New Sherwood

Too old to be hired in the Philippines

Apparently, age discrimination is legal and very open in the Philippines. Check out these management positions:

Training Officer (HMO) – “Male or Female, 25 to 30 years of age”

Marketing Research Speciality (HMO) – “Male and Female, 22 to 28 years of age”

Branch Sales Development Specialist/Supervisor (Retail – Alabang) – “Male/Female, not more than 35 years old”

Contract Specialist – “Male or Female, 22 to 26 years of age”

HR Manager (Pharma) – “Male/Female, 30-40 years old”

Corporate Planning Officer – “preferably female, 26-25 years old”

Brand/Product Manager – “Male/Female, age limit is 35″

This makes me wonder whether American employers think the same way when reviewing applications.

Eye-opening …

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March 13, 2009 - Posted by | Uncategorized

13 Comments »

  1. Yeah they do.

    I even had a friendly agency recruiter tell me that was why I wasn’t getting jobs even after great interviews.

    Now I’m not the type of person who’d go to the Federal Government for redress, so I’m going for my own business instead.

    Like

    Comment by Mark Scott Abeln | March 13, 2009 | Reply

  2. “Now I’m not the type of person who’d go to the Federal Government for redress, so I’m going for my own business instead.”

    May I ask what kind of business you’re starting? And do you need a partner? :-)

    Like

    Comment by Jeff Culbreath | March 13, 2009 | Reply

  3. I’m scrounging too. :)

    Like

    Comment by Scott W. | March 13, 2009 | Reply

  4. Well I have a book coming out in May, with my photography of Saint Louis churches, and the publisher thinks it will be successful and that I will be very marketable afterwards. We’ll see. I have some work with the same publisher in the meantime, and would like to get additional book/photo work in the future.

    I suppose that I need a photographer’s representative. Do you know any?

    Don’t think I’m cut out to be a commercial photographer, don’t have the energy to multitask, unless it is for high-end projects that require lots of attention to detail.

    Like

    Comment by Mark Scott Abeln | March 13, 2009 | Reply

  5. +JMJ+

    This is why my forty-six-year-old mother, with fifteen years of experience as a retail manager and the kind of skills and know-how that only come with that kind of experience, is being passed over for applicants fresh out of college who’d be lucky to be trained by someone like her. She has been trying to break back into retail for the past five years, but has always had to return to her job as an office supervisor for a small shipping company. (She was able to land that job thanks to contacts, but she’s also darn good at it!)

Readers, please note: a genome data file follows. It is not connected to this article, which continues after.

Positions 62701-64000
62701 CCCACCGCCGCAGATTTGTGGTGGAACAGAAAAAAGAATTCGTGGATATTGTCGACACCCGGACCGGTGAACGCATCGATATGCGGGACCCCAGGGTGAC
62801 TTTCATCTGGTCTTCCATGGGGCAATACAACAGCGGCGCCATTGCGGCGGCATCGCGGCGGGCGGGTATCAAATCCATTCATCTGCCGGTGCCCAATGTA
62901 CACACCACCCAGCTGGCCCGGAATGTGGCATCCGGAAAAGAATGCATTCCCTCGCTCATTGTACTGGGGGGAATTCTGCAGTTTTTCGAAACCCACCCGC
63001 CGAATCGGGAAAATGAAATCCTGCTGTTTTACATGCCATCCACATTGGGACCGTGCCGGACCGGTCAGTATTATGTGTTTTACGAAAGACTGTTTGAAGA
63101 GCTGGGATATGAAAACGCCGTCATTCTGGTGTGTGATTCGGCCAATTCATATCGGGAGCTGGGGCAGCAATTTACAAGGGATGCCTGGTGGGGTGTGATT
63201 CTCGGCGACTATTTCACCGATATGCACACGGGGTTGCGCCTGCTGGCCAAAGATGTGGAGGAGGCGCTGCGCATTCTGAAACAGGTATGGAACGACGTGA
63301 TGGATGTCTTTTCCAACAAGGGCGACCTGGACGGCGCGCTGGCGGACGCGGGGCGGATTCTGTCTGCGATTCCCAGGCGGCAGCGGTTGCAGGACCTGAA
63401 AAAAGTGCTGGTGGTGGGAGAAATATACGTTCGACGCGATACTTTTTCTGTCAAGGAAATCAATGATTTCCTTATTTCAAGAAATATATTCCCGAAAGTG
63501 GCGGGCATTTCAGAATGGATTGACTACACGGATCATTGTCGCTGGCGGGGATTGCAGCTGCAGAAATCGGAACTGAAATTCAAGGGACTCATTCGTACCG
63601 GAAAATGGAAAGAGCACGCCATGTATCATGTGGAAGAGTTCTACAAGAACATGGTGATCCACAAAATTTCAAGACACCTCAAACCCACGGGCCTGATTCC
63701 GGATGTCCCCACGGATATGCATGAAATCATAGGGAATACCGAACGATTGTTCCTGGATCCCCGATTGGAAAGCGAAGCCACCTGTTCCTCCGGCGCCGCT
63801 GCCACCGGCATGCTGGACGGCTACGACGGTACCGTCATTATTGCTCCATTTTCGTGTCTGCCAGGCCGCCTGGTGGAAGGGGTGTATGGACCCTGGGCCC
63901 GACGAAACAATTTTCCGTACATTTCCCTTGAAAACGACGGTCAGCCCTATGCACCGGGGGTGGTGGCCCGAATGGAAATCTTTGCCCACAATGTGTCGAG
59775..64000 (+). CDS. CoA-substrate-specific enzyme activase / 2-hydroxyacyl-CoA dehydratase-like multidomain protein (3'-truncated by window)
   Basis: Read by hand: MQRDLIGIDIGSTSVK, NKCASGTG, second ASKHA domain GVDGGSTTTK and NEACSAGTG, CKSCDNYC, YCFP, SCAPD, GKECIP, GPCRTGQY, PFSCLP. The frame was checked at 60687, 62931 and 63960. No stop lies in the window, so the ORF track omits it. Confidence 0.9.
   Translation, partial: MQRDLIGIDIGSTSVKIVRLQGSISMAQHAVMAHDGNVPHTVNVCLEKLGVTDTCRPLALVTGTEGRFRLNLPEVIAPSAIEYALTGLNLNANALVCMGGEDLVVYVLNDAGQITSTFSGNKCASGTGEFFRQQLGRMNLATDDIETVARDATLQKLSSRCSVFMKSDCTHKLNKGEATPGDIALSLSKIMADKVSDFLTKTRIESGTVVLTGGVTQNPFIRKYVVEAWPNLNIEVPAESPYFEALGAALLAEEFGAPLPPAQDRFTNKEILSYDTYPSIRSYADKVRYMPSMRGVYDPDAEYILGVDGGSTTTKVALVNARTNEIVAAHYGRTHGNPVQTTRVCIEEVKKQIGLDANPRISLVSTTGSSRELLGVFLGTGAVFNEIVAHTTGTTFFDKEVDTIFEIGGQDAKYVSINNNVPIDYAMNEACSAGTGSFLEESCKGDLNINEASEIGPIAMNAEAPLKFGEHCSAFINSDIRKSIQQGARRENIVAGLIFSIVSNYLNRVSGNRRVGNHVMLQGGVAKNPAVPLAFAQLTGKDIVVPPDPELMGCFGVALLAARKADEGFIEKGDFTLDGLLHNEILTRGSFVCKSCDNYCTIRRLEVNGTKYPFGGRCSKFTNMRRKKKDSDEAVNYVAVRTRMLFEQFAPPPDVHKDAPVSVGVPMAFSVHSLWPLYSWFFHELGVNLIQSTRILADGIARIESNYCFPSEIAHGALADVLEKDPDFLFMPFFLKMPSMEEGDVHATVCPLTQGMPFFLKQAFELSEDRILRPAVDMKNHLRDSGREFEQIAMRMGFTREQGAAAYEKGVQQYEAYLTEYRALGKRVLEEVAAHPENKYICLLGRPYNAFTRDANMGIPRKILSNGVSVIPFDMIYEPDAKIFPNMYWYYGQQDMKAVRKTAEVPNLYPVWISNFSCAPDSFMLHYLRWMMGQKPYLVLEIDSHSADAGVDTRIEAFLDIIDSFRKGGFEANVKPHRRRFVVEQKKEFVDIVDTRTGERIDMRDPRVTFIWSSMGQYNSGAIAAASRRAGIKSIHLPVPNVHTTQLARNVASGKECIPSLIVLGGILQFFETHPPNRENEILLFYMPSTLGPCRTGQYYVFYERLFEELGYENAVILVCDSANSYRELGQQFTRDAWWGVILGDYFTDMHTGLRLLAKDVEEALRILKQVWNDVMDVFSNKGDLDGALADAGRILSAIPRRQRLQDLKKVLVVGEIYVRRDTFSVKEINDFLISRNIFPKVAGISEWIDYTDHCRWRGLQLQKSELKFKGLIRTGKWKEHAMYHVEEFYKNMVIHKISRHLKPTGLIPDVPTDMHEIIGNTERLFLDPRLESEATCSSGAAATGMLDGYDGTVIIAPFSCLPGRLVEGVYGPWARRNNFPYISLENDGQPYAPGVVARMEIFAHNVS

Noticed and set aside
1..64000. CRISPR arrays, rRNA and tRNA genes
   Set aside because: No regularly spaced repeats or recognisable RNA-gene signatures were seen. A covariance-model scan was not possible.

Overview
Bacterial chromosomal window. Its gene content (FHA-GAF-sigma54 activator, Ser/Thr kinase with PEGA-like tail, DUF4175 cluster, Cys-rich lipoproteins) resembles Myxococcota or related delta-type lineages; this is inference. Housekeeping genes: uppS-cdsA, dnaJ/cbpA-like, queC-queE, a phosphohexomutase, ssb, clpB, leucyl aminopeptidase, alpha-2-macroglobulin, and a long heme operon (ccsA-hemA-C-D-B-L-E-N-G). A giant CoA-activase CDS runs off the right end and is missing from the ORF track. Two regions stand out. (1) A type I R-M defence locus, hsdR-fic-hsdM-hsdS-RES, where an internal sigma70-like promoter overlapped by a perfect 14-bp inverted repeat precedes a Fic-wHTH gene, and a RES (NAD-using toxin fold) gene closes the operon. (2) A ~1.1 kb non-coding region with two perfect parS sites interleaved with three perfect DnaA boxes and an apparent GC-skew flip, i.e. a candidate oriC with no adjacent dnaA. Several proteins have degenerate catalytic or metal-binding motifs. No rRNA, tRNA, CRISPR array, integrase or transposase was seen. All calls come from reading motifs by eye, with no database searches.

This discrimination exists partly because people in their twenties are perceived as easier to train–and partly because they won’t be able to negotiate for higher salaries. It may not make much sense in the long run to cut costs by hiring an inexperienced manager, but it’s also the “safer” option if you don’t want employees eventually “taking over” your organisation. Many big companies are also family businesses and they prefer the top-ranking executives to be relatives, friends, or at least alumni from one of the “big three” universities in the country.

    The big grocery store down the block from my place has “salesgirls” who are in their fifties. They were hired in their twenties, given raises and more benefits throughout the years, but never promoted. (It’s possibly because they don’t have college degrees–which is a ridiculous policy. I agree with you, Jeff, that some jobs can be performed just as well without a degree.)

    So I tell my American friends, no matter how bad it gets over there, you guys still have a pretty good deal, compared to the rest of the world.

    Like

    Comment by Enbrethiliel | March 13, 2009 | Reply

  6. Enbrethiliel:

    That’s very sad about your mother. Thanks for sharing this.

    My suspicion is that the same kind of discrimination is absolutely routine in the United States, though technically illegal.

    I will admit that I did this myself as an employer. As the owner of a small business in my 30s, I thought I would have been very uncomfortable as the “boss” of a man old enough to be my father. In fact I dismissed the application of an excellent potential employee on those grounds. How do I know? The next time I ran an ad for a pressman, he called again and asked me why I hadn’t contacted him since he applied months ago. Due to the urgency of my situation I gave him a chance, and he turned out to be an outstanding long-term employee.

    Some of this has to do with the highly fluid, dynamic, and even revolutionary nature of capitalism. It is true that younger people deal with perpetual and radical change more easily. Today’s corporate environment is in a state of constant revolution and the last thing employers want are employees who are likely resist the tide. It’s an inhuman tragedy on many levels.

    Like

    Comment by Jeff Culbreath | March 14, 2009 | Reply